Texas' Next Step
07:32 AM CDT on Monday, April 16, 2007
Texas must begin a rigorous self-examination of its liberal use of the death penalty.
On numerous occasions, this page haswe have called for a moratorium on executions so leaders can study potentially lethal and unmistakable flaws in the criminal justice system.
We recognize, and regret, that the Legislature appears nowhere near ready to engage in serious soul-searching on the subject. Witness the nearly 4-1 vote in the House to expand use of the death penalty so it can be applied to sex offenders against children.
Lawmakers, with the political consideration of nurturing tough-on-crime profiles, seem to want to block out the public's uneasiness with the death penalty. YIt's clear that es, capital punishment enjoys solid majority support in Texas, and support typically tracks higher here than support across the nation. Yet underlying that acceptance is the equally strong conviction, as measured by opinion research, that Texas has probably executed an innocent person.
If lawmakers would only confront that nauseating thought – and it's not a hard conclusion to reach – Texas could inch closer to joining the national debate on whether standards of decency have evolved to where state-sponsored killing is no longer acceptable.
Advances in DNA technology have ripped back the curtain and exposed ugly truths about the system we hoped and prayed stood for justice. We now see that system has stunk of reliance on bad eyewitnesses, faulty police techniques, junk forensic science, shortcuts by prosecutors, stingy defense funding and outrageously bad lawyering on behalf of people whose lives or freedom were at stake.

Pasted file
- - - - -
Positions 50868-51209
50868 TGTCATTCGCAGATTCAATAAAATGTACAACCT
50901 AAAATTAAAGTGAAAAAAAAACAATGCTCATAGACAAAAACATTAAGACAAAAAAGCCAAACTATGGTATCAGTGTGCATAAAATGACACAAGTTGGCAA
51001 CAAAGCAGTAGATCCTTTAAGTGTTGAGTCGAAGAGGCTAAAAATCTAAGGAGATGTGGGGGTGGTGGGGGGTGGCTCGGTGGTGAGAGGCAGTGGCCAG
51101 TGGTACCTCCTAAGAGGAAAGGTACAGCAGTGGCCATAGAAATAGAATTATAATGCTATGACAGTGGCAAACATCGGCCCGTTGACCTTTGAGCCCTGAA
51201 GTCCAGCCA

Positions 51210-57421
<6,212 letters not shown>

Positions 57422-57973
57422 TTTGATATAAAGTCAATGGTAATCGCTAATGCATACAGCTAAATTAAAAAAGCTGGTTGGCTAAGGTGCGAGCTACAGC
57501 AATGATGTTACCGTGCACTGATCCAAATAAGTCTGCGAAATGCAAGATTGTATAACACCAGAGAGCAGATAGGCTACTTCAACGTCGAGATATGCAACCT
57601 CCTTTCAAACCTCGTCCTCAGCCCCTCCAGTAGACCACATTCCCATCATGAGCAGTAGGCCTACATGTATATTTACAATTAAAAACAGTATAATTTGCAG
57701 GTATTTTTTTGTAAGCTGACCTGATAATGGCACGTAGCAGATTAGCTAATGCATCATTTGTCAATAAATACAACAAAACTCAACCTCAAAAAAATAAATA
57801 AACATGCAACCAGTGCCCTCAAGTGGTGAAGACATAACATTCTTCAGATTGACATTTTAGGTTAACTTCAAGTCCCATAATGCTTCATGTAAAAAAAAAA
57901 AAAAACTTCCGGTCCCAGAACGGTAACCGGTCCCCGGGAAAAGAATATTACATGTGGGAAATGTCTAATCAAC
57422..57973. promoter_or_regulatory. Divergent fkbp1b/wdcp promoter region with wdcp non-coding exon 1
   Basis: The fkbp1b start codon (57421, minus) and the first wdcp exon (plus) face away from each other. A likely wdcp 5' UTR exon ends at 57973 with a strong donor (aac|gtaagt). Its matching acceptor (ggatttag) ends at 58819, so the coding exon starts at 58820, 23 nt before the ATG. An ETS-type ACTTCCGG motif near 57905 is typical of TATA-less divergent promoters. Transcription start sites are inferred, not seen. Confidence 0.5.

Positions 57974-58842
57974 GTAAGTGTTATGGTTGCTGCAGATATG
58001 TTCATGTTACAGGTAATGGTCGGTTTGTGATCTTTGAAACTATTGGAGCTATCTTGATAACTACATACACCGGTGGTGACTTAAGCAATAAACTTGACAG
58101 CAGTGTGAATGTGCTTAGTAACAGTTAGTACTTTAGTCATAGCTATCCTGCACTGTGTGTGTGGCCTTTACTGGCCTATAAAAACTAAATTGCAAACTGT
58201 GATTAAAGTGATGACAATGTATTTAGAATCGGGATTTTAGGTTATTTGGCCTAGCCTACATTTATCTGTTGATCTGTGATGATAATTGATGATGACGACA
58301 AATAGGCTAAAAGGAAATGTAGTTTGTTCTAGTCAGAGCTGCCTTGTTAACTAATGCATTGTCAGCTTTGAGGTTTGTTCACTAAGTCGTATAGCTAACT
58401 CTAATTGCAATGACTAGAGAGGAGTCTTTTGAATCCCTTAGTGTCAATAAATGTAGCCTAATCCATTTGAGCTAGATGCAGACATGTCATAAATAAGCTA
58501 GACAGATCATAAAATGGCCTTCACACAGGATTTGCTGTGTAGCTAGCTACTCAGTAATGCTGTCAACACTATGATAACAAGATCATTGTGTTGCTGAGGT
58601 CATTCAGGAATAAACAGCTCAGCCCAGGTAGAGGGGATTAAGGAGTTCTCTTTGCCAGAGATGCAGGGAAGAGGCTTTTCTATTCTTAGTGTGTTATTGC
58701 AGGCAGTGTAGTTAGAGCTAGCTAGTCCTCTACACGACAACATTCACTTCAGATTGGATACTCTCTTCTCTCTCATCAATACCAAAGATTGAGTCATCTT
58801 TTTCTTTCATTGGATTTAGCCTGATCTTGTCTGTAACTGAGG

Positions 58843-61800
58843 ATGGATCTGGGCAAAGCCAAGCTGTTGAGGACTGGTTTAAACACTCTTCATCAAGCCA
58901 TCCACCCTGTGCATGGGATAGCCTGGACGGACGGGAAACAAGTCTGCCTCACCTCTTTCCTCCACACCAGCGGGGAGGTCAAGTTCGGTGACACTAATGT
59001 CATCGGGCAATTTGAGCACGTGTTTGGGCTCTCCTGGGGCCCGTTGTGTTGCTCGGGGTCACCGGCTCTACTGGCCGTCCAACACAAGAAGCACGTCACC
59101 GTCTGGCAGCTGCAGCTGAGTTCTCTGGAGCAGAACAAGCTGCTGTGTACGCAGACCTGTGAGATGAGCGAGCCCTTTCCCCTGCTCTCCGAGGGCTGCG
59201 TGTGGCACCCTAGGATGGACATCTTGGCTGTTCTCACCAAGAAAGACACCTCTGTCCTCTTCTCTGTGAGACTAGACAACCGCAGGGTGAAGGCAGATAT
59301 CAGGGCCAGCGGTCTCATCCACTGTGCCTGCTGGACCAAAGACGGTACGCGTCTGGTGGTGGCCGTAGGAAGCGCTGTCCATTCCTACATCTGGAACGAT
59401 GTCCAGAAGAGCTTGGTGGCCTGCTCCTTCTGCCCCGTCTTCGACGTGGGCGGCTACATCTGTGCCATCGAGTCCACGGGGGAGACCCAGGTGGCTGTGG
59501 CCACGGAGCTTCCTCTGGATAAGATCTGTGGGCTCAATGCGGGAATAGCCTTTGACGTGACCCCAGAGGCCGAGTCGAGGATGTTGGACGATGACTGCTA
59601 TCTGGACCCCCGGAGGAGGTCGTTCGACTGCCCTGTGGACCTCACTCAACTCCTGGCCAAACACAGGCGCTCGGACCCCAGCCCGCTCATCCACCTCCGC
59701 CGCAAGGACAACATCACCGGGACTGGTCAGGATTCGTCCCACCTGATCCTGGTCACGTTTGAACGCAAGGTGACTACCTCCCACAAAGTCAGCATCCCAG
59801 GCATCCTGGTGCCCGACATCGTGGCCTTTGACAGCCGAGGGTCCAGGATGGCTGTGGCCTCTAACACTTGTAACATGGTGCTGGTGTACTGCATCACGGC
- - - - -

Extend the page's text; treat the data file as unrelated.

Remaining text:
Across the nation, with support for capital punishment wavering,Other states have begun earnest efforts at finding a new way. Governors or courts have frozen executions in at least a dozen states – Florida and Tennessee among them – to allow time for review. A special legislative commission in New Jersey has recommended joining the 12 states now without a death penalty on the books. Other states have prisoners on death row but haven't executed anyone in years.
In Texas, state lawmakers have introduced measures ranging from repeal of the death penalty to the imposition of a moratorium so lawmakers can appoint a study commission. We think repeal is morally right; a moratorium is a positive step in that direction. Short of a willingness to support either, lawmakers must at least find the political courage to create a commission to thoroughly analyze our system of capital punishment and the causes of the growing list of wrongful convictions.
In his State of the Judiciary address to the Legislature this year, Texas Supreme Court Chief Justice Wallace Jefferson spoke about "the unfortunate reality that our criminal justice system, on rare occasions, convicts the innocent."
"I recognize that the convicted often falsely claim to be innocent, but we know, right here in Texas, that some of our inmates have been exonerated by DNA testing," he said. "I cannot imagine wasting away in prison for a crime I did not commit. Can you? The Legislature should establish a commission to study ways to free the innocent."
Chief Justice Jefferson didn't mention the death penalty. He hardly had to, considering Texas' busy death chamber – one that conducted roughly 40 percent of America's executions over the past 10 years.
In Texas, the inevitability of a wrongful conviction evokes the image of an innocent person being rolled into a hearse. It's an image that's hard to erase, once the idea gets startedtakes hold.
No Texan should have to be haunted by that image, but lives are extinguished in Huntsville in all our names. State leaders have a responsibility to fearlessly confront the inevitability of a fatal mistake in our criminal justice system.
Texas legislators should repeal the death penalty.
If they won't repeal it, they should impose a moratorium.
Either way, they should create a study commission to examine the flaws in the system.
Bottom line: Don't ignore the inevitability of a fatal mistake.